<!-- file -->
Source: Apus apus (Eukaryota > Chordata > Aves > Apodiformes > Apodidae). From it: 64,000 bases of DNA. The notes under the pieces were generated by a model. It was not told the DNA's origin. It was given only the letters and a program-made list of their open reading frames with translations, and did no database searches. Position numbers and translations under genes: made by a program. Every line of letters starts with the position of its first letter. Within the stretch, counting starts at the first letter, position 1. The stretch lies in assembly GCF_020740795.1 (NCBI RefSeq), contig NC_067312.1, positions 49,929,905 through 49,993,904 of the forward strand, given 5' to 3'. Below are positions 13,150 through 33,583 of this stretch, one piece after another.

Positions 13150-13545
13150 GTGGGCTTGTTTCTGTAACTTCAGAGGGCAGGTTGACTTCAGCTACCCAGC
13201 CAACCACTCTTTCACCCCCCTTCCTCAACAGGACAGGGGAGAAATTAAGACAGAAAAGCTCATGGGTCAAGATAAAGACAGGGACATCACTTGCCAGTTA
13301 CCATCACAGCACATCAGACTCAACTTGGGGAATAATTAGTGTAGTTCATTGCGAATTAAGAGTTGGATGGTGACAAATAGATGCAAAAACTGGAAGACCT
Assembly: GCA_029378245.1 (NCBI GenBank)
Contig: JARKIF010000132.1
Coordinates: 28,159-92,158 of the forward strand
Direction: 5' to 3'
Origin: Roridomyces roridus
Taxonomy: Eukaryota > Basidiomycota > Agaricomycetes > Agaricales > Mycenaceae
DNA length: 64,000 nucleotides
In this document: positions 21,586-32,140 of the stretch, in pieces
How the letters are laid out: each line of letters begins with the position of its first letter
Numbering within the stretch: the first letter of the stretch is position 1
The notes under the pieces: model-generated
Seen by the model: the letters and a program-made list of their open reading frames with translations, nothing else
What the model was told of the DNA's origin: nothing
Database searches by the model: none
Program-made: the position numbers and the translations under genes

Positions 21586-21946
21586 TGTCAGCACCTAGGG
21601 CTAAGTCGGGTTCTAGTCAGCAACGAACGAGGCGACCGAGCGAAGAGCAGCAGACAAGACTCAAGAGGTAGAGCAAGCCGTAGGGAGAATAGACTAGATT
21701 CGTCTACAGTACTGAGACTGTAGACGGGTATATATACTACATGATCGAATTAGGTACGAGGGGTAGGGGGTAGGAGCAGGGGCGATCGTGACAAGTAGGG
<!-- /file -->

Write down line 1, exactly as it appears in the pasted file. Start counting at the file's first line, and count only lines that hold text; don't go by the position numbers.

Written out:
Source: Apus apus (Eukaryota > Chordata > Aves > Apodiformes > Apodidae). From it: 64,000 bases of DNA. The notes under the pieces were generated by a model. It was not told the DNA's origin. It was given only the letters and a program-made list of their open reading frames with translations, and did no database searches. Position numbers and translations under genes: made by a program. Every line of letters starts with the position of its first letter. Within the stretch, counting starts at the first letter, position 1. The stretch lies in assembly GCF_020740795.1 (NCBI RefSeq), contig NC_067312.1, positions 49,929,905 through 49,993,904 of the forward strand, given 5' to 3'. Below are positions 13,150 through 33,583 of this stretch, one piece after another.